Ayahuasca is a hallucinogenic Amazonian plant brew. It has been used by native Indian and mestizo shamans in Peru, Colombia, and Ecuador for healing and divination, for hundreds, if not thousands of years. Used as a sacrament in religious ceremonies, it is an integral component of their religious expression. The indigenous peoples who worship their gods with the use of Ayahuasca are having their religious freedom threatened by western culture whom in their zealous desire to control drug use (fueled by the so called “drug war”) are passing legislation that bans the use of this plant. Through pressure and manipulation by the United States, most countries have unilaterally criminalized any use of various plants and the compounds within them, Ayahuasca is one of them. These legislative bans have been made without analysis or consideration of the people involved or the religious significance of the use of these plants in spiritual ceremonies.
In the following essay, I will explore the history and spiritual significance of Ayahuasca to the indigenous people of South America, and I will defend their right to use Ayahuasca in religious ceremonies.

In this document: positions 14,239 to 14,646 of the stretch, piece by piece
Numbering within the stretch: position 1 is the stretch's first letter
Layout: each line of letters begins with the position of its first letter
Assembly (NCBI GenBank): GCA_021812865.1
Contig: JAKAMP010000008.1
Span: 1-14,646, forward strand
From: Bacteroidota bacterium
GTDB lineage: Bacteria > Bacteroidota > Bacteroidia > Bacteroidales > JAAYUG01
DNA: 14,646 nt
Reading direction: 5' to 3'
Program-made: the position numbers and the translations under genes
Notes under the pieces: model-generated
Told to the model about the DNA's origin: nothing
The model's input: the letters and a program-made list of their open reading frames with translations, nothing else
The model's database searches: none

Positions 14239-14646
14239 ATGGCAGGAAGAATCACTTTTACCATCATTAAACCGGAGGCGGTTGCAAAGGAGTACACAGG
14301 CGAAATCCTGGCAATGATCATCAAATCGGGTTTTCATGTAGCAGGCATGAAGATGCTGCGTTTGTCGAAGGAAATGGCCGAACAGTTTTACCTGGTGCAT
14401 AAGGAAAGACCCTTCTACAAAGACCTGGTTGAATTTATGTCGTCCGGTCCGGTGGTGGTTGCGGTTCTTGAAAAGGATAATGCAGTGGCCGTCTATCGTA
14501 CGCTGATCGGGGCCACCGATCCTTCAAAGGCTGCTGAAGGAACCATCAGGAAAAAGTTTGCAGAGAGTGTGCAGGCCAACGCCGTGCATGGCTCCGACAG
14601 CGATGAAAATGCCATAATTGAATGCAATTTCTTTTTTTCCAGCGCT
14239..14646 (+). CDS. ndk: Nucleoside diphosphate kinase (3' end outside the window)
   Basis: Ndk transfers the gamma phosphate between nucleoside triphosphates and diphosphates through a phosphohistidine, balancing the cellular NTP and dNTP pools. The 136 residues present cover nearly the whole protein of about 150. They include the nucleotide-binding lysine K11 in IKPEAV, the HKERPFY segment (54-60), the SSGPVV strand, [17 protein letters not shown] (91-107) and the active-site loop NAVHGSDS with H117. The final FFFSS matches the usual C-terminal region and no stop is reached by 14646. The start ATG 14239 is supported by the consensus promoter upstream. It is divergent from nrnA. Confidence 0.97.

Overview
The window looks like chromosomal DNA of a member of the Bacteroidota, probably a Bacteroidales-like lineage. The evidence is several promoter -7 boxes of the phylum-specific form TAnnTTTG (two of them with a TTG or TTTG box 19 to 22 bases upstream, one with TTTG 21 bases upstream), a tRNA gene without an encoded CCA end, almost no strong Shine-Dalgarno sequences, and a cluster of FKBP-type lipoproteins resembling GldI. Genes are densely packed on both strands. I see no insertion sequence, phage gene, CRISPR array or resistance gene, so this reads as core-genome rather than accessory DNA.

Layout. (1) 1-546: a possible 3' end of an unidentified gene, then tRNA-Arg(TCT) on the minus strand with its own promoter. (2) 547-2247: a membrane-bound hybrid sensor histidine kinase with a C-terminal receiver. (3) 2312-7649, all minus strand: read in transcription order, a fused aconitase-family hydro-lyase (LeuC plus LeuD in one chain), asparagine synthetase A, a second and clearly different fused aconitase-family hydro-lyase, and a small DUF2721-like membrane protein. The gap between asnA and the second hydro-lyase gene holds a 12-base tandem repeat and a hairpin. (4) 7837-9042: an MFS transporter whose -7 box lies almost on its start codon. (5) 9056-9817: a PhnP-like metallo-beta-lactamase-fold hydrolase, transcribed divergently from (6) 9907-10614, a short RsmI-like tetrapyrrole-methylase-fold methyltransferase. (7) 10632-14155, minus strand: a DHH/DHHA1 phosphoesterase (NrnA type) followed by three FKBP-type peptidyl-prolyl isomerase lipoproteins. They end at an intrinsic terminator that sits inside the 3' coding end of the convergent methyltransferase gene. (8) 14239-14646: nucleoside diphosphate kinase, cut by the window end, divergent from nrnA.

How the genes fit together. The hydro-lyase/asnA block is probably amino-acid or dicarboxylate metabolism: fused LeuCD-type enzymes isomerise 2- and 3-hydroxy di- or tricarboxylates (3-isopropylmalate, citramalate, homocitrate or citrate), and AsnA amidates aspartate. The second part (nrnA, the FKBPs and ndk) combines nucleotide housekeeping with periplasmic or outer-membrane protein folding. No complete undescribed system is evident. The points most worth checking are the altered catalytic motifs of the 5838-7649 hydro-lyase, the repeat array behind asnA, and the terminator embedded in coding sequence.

Ayahuasca comes from the Quechua language: huasca means ‘vine’ and aya meaning ‘soul’ or ‘spirit’. This ‘Vine of the spirits’ is vital to spiritual tribal health and vitality. It is an integral part of their spiritual worship that has endured for centuries. The origins of the use of Ayahuasca in the Amazon Basin can be traced to prehistory. No one can say for certain where the practice originated but its widespread use among indigenous tribes throughout the Amazon Basin came to the attention of Western ethnographers in the mid-19th century. There is abundant archeological evidence (in the form of pottery vessels, anthropomorphic figurines, snuffing trays and tubes, etc.,) that plant hallucinogen use was well established in the Ecuadorian Amazon by 1500 – 2000 B.C. Suffice it to say, the use of Ayahuasca in worship is grounded in antiquity, it is a foundational component to Amazonian spiritual life.